Debris Flow Hazards
Debris flows and related sediment flows are fast-moving, flow-type landslides composed of a slurry of rock, mud, organic matter, and water that move down drainage-basin channels onto alluvial fans. Debris flows generally initiate on steep slopes or in channels by the addition of water from intense rainfall or rapid snowmelt and often occur after wildland fires.
Flows typically incorporate additional sediment and vegetation as they travel down-channel. When flows reach an alluvial fan and lose channel confinement, they spread laterally and deposit the entrained sediment. In addition to being debris-flow-deposition sites, alluvial fans are also favored sites for urban development; therefore, a debris-flow-hazard investigation is necessary when developing on alluvial fans. The hazard investigation may indicate that risk reduction is necessary for sustainable development on the alluvial fan.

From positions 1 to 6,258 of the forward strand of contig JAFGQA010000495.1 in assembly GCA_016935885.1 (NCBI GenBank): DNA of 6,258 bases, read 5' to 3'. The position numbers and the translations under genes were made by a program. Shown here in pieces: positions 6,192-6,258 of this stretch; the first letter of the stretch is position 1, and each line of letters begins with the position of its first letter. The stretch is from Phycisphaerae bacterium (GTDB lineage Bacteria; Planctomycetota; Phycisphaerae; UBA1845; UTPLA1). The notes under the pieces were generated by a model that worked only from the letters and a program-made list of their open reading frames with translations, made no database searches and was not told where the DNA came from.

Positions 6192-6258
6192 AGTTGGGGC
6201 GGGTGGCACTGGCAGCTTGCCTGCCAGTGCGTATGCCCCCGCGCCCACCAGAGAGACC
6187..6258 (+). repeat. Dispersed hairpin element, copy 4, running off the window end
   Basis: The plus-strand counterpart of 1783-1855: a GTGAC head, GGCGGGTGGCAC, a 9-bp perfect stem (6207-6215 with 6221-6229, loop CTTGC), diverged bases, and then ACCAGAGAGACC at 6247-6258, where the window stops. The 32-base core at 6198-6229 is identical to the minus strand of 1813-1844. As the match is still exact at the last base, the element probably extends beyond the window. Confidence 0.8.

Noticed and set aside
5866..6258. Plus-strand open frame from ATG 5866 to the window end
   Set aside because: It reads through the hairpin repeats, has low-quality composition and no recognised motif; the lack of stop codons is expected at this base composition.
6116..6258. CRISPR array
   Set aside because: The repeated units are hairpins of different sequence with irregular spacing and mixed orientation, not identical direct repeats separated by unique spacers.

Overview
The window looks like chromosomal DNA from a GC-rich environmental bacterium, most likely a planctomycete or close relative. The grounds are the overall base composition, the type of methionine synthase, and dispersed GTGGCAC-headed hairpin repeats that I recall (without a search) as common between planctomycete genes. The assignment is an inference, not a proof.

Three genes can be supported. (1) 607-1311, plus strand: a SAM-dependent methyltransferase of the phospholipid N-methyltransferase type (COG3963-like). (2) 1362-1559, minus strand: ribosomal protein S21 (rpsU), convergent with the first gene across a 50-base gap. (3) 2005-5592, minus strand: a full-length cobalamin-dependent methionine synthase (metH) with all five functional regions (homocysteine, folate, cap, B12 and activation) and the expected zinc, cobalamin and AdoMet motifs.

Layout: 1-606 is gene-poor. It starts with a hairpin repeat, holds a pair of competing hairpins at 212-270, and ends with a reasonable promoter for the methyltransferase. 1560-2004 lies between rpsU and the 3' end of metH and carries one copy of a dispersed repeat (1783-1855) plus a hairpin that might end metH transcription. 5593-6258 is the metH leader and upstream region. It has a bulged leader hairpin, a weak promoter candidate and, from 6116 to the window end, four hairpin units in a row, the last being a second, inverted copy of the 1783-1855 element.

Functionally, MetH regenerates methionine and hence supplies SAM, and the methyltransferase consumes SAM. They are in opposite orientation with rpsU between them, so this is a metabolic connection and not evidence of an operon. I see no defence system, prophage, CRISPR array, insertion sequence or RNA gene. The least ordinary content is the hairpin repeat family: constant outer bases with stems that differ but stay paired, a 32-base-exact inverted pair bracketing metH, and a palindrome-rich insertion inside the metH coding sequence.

Large-volume debris flows are low-frequency events, and the interval between large flows is typically deceptively tranquil. The debris-flow hazard on alluvial fans can be difficult to recognize, particularly on alluvial fans that are subject to high-magnitude, low-frequency events. Debris flows pose a hazard very different from other types of landslides and floods due to their rapid movement and destructive power. Debris flows can occur with little warning. Fifteen people have been killed by debris flows in Utah. Thirteen of the victims died in two different night events when fast-moving debris flows allowed little chance of escape. In addition to threatening lives, debris flows can damage buildings and infrastructure by sediment burial, erosion, direct impact, and associated water flooding. The 1983 Rudd Canyon debris flow in Farmington deposited approximately 90,000 cubic yards of sediment on the alluvial fan, damaged 35 houses, and caused an estimated $3 million in property damage.